THE IMMEDIATE RESULT of Anwar Sadat's weekend at Camp David was his agreement to swallow his considerable misgivings and lend himself to the continuing efforts of American diplomacy to get the derailed Egyptian-Israeli political train back on the track, and to bring in Jordan. He did this, evidently, without being assured that Jimmy Carter would either apply heavy new pressure on Israel or deliver important new arms to Egypt. This is evidence at once of Mr. Carter's steadiness in approaching the Middle East and of Mr. Sadat's awareness that there is no responsible alternative to working to the end of the process he himself opened in November.

Any thought that Mr. Carter might have persuaded Mr. Sadat to simmer down a little, however, disappeared at the National Press Club yesterday. Reaching out to the American public, President Sadat contrasted the sweep of his offer to Israel of direct talks, acceptance and neighborly relations, with Israel's hedged counteroffer of civil self-rule in the West Bank (minus the substantial area of Greater Jerusalem) and return of the Sinai (minus the settlements and air bases). His own policy he portrayed as fulfillment "already" of Egypt's part of the peace bargain defined by United Nations Resolution 242. Israel's policy he found thin in substance, tendentious in style, suggestive of "a deliberate attempt to erase the impact of the historic initiative and divest it of its driving spirit."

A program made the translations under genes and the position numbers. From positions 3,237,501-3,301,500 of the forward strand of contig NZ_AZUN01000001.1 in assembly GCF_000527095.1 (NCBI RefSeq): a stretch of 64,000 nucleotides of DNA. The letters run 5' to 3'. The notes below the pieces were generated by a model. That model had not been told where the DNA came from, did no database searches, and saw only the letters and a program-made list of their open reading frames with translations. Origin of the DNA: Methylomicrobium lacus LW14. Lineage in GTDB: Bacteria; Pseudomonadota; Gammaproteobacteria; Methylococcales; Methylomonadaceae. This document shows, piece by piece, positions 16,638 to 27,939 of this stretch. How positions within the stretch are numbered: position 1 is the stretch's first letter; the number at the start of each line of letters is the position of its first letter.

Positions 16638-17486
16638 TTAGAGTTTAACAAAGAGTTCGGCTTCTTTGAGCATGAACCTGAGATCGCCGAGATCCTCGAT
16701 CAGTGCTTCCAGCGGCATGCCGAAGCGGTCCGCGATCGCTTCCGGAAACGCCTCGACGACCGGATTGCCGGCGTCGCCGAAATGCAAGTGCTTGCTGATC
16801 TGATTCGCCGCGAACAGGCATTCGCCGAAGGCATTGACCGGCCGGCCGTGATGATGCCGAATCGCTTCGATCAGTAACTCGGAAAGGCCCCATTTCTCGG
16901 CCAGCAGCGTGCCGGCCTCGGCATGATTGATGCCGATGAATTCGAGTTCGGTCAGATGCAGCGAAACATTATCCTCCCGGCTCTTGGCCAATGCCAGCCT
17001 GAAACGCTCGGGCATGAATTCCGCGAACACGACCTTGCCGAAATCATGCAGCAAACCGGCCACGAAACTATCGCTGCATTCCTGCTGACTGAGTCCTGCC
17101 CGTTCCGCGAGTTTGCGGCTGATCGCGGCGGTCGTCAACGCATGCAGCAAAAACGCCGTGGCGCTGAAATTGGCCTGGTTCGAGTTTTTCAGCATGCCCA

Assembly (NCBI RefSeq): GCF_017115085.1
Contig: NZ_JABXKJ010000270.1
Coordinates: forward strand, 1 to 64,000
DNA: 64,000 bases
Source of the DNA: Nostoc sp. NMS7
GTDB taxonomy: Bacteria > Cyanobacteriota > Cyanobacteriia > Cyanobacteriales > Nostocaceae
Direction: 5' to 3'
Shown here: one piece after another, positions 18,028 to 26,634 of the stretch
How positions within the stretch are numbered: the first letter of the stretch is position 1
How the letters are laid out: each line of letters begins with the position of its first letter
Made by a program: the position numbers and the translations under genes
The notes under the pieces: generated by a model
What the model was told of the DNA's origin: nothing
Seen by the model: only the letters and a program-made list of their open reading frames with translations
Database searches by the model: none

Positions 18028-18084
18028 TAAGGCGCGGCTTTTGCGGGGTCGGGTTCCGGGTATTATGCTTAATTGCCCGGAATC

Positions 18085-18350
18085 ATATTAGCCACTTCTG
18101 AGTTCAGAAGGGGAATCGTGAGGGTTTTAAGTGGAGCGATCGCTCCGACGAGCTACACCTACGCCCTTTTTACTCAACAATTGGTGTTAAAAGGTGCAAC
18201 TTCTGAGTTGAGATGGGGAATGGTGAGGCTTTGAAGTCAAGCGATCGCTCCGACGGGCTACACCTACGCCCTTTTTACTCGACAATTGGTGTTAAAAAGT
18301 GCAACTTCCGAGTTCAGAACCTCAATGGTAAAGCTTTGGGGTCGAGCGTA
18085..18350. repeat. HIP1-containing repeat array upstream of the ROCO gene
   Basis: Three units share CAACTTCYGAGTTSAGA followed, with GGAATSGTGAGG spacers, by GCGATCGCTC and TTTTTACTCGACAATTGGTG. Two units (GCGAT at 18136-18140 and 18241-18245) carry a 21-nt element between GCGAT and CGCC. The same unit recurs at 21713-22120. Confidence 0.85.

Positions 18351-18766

Well, it was Egypt's day. Israel is currently on the defensive in American public opinion, or so we judge. But the Israelis will have other occasions to explain why they reject the tame Palestinian state "linked with Jordan" that is the Sadat definition of Palestinian "self-determination," and why they won't contemplate alternative Sinai security arrangements more respectful of Egyptian sovereignty and pride. The administration doesn't and, at least for now, shouldn't take sides on such matters, but many American citizens will.

Mr. Sadat was particularly telling, we thought, in his harsh attack on the Israeli policy of continuing to expand and establish settlements in occupied territories. The policy mocks Israel's ostensible devotion to peace. It could well cause the collapse of negotiations, and the responsibility would be Israel's alone. On that point, if not on all others, Mr. Sadat deserves the unequivocal support of the American people and the administration alike.